James G. Miller


Professor of Medicine and Biomedical Engineering
Albert Gordon Hill Professor of Physics
PhD, Washington University
research interests:
  • Biophysics
  • Echocardiography
  • Ultrasonics

contact info:

mailing address:

  • WASHINGTON UNIVERSITY
  • CB 1105
  • ONE BROOKINGS DR.
  • ST. LOUIS, MO 63130-4899

​Professor Miller's research focuses on the physics of anisotropic, inherently inhomogeneous media. This research has provided the basis for significantly improved diagnostic images of the hearts of patients and has been incorporated into commercially available echocardiographic imagers in use throughout the world.

Miller's research spans a broad spectrum from fundamental (e.g., Kramers-Kronig-like generalized dispersion relations) to applied (e.g., echocardiography). He is the author of approximately 165 refereed papers, approximately 110 conference proceedings manuscripts and book chapters, and approximately 265 abstracts of talks delivered at national and international meetings.

For many years, Miller has taught an undergraduate course on the physics of the cardiovascular system (Physics of the Heart) that is taken by a large number of premedical and biomedical engineering students. Miller has also been a mentor to 35 physics graduate students who have completed the PhD under his guidance.

 

Awards

Silver Medal  - Acoustical Society of America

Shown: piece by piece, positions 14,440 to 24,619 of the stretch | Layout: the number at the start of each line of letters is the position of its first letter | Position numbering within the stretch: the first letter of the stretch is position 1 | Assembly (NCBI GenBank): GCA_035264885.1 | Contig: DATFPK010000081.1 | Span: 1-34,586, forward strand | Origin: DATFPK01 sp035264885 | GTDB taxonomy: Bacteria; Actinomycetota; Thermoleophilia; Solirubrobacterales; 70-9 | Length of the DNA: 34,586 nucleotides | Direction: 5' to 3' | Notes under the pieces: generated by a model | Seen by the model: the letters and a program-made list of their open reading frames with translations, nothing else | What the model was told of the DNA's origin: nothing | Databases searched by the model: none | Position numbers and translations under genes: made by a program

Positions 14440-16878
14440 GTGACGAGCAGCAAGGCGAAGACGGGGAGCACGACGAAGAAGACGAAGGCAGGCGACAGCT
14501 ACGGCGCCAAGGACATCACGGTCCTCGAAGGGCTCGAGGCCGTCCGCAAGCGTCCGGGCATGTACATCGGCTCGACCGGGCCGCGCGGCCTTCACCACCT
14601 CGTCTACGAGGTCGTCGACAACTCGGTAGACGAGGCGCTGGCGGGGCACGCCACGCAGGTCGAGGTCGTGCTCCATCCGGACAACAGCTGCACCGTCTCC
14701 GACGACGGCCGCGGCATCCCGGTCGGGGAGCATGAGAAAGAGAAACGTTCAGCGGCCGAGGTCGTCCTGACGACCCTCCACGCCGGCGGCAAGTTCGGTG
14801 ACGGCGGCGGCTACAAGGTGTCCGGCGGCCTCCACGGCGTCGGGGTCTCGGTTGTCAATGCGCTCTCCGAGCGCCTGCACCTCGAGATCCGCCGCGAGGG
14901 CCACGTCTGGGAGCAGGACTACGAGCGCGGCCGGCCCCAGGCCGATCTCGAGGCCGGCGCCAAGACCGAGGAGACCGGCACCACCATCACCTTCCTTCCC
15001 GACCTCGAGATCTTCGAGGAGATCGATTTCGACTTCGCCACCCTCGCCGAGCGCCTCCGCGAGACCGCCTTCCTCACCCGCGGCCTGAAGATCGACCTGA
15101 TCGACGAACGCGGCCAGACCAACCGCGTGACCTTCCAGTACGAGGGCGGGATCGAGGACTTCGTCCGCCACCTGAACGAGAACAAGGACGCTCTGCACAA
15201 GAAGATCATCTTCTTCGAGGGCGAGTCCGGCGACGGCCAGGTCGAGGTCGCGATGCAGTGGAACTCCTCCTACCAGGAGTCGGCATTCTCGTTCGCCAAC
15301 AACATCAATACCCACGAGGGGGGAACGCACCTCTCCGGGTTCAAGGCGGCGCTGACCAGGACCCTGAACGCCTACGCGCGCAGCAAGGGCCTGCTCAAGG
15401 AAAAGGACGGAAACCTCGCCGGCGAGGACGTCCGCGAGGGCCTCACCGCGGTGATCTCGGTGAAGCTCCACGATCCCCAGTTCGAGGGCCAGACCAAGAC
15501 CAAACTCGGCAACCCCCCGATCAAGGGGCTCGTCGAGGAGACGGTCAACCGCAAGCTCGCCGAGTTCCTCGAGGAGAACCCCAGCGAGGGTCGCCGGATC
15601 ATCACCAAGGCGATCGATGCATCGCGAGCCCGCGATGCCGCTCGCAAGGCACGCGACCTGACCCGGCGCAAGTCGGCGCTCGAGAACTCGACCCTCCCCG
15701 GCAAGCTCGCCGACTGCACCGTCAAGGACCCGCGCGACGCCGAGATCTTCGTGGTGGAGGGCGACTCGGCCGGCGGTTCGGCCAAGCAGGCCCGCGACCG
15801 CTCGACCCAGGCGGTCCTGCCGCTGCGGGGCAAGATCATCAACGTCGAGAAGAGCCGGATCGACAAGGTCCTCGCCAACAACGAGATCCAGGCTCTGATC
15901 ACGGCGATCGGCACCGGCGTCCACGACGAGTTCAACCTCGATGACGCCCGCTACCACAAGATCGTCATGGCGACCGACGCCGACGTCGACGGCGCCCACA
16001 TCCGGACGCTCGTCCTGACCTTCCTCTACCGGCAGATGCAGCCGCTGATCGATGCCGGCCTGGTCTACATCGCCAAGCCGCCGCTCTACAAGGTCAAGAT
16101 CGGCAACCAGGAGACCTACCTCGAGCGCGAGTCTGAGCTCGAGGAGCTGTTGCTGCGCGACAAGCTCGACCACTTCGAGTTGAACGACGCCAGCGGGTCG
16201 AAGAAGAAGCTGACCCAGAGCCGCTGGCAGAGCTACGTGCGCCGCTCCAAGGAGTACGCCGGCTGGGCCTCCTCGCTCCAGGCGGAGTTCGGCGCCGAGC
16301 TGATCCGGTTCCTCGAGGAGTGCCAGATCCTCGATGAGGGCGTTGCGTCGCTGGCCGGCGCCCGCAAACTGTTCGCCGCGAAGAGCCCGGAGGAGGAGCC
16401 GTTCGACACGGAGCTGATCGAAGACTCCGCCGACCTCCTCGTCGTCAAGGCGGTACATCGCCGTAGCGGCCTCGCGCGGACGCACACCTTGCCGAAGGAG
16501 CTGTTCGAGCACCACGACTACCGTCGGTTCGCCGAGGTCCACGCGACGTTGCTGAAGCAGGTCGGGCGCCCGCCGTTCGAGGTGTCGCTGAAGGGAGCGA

Joseph H. Holmes Basic Science Pioneer Award - American Institute of Ultrasound in Medicine
Rayleigh Award - IEEE Ultrasonics, Ferroelectrics, and Frequency Control Society

 

Publications

Full publications list

Highlighted Course

Physics of the Heart (Physics 314)

A lecture and demonstration course which may be of particular interest to premedical and life-science students. Basic physics of the human cardiovascular system. Elasticity of vessels: properties of elastin and collagen. Energetics of the circulation: arterial and venous blood pressure, total fluid energy, gravitational potential energy, kinetic energy. Streamline flow and turbulence: effects of stenosis. Static and dynamic energy consumption of the heart: cardiac efficiency, the tension-time integral, Laplace's law, Starling's law. Metabolism of cardiac muscle. Electrophysiology: the heartbeat and cardiac arrhythmias. The physics of phonocardiograms, echocardiograms, and other non-invasive techniques for physical assessment of cardiac abnormalities, including ischemia and myocardial infarction. Models of mechanical properties: contractile element, series elastic and parallel elastic elements.